Package generator (structure, changelogs, tests, package.json, etc)

Usage no npm install needed!

<script type="module">
  import uberNgen from 'https://cdn.skypack.dev/uber-ngen';



uber-ngen is a scaffolding module used to scaffold out any kind of project.

Using uber-ngen

To use this tool:

  • npm install uber-ngen --global
  • uber-ngen

When running uber-ngen you will be prompted:

raynos at raynos-ThinkPad-T440p  ~/uber
$ uber-ngen

Project name: my-thingy-localizer
Project description: Localized the thingies
Is open source? [Y/n]: n

Fill out the questions. You can then get started:

  • cd $projectName
  • git init
  • git add .
  • git commit -m 'Initial commit'
  • git remote add origin $remote
  • git push origin master
  • npm install
  • npm test

Once you've got your tests passing your ready to write some new code.

Creating a template for ngen

ngen is a tool that creates the new files for your project.

You author an ngen template and you can then use ngen to create a new folder based on the template.

An ngen template is a folder with an index.js and a content folder inside it. For example:


The content folder.

One of the simplest content folders might look like


You basically specify what kind of files you want in a new project.

Note that the content of a template can contain nested folders and that you can use template variables in the file names to have dynamic file names.

The content files

Each one of the files should just have the default text that you would want in it. For example a package.json might look like:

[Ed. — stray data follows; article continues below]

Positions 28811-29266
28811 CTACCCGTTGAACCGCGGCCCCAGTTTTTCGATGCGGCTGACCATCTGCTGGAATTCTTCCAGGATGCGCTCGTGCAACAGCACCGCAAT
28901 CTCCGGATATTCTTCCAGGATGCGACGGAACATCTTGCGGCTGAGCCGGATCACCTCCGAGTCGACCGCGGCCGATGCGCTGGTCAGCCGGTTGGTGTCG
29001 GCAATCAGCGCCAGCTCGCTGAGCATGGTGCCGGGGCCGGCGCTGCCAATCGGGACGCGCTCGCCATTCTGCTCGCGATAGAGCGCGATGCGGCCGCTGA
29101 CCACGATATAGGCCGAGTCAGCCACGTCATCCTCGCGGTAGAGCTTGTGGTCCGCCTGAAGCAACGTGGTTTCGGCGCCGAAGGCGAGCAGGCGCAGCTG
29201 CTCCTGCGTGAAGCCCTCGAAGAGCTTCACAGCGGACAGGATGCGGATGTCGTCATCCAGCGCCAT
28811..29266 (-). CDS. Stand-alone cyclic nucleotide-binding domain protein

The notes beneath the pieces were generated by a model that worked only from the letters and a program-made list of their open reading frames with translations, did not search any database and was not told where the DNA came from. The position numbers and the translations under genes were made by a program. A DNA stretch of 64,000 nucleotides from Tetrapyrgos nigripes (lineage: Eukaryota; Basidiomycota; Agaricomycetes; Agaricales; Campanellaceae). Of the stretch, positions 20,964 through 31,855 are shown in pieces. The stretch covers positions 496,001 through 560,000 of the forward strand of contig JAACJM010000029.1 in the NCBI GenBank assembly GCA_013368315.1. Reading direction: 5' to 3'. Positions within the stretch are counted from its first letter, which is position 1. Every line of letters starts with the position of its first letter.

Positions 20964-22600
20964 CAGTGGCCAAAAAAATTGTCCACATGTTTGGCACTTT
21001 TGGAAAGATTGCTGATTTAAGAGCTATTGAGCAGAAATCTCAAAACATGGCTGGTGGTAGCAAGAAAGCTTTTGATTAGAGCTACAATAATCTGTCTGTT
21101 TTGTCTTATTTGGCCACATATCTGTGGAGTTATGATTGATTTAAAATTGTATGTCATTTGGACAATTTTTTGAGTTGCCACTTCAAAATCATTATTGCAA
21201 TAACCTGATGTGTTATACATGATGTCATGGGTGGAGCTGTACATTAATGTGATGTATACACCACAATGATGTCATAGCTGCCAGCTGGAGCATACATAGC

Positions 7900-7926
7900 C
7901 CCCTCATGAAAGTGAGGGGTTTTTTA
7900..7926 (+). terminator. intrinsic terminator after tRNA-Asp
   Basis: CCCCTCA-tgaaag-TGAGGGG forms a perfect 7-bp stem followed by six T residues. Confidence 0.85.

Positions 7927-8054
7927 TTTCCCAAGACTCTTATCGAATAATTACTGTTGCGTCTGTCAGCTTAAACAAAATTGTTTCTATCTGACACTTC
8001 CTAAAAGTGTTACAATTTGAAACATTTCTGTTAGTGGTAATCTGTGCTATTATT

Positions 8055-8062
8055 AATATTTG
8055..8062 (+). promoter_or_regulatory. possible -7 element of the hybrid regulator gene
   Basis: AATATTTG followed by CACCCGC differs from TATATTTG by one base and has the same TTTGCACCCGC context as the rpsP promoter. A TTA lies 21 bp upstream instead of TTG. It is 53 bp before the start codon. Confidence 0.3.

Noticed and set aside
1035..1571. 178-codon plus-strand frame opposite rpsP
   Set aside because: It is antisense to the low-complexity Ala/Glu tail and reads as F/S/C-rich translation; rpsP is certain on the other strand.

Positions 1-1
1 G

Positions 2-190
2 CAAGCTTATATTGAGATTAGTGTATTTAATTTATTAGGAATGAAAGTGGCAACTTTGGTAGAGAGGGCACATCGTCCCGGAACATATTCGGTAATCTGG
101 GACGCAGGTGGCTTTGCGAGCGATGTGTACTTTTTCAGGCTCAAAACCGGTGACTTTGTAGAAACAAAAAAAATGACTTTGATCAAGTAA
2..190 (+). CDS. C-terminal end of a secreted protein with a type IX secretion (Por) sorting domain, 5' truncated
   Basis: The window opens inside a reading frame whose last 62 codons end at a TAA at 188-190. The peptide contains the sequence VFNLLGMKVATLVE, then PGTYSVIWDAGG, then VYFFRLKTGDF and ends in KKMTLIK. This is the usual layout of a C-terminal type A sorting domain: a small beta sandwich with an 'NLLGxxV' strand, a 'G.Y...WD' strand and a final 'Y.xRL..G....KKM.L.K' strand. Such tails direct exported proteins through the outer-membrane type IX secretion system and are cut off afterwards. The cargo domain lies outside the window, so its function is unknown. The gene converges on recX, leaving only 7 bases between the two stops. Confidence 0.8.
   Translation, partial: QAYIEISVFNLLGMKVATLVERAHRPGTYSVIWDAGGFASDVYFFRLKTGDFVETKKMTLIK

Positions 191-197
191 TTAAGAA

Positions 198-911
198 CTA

"name": "{{project}}",
    "version": "1.0.0",
    "scripts": {
        "test": "node test/{{project}}.js"
    "devDependencies": {
        "tape": "^2.0.0"

Note that we can use {{variableName}} as template variables inside the files.

The top level index.js

Adjacent to your content folder you want to specify an index.js. The index.js will define all the variables available in your content folder.

For example:

module.exports = {
    project: 'Project name: ',
    year: function (values, callback) {
        callback(null, new Date().getFullYear())

Here we are saying that this template will have two variables available in the content folder, namely {{project}} and {{year}}.

When you specify your variables they can be either a string or a function.

If the variable definition is a string then we will asynchronously prompt the user with the string and then assign the user input on the CLI into that variable.

If the variable defintion is a function then we will call your function with all the current variable values we have and a callback. You are then expected to eventually return us the result.

We will call your functions in property order on your module.exports. So if one variable depends on another it's recommended you list them in that order.


uber-ngen can also be called directly

var ngen = require('uber-ngen/bin/ngen.js')

    directory: '/directory/to/template',
    template: 'name-of-template',

    name: 'name of new project'
}, function (err) {
    /* finished scaffolding. */

    /* will write new project to `process.cwd()/{options.name}` */

update JSON

You can pass an update-json boolean to Template i.e.

var t = Template(name, { "update-json": true })


uber-ngen --update-json=true

Normally the scaffolder will not overwrite existing files in the destination folder.

If you set --update-json to true, the scaffolder will overwrite existing JSON files in the destination folder.

The way it overwrites is by merging the new version of the JSON file from the scaffolder into the destination folder.

It is not recommended you commit these new JSON files, the scaffolder will probably have overwritten or deleted JSON fields you wanted to keep. It's recommended you use git add -p to cherry pick the new changes you want from the scaffolder.


You can pass in service attributes eg projectName, hasCelery in json form, instead of prompting the user.


npm install uber-ngen

MIT Licenced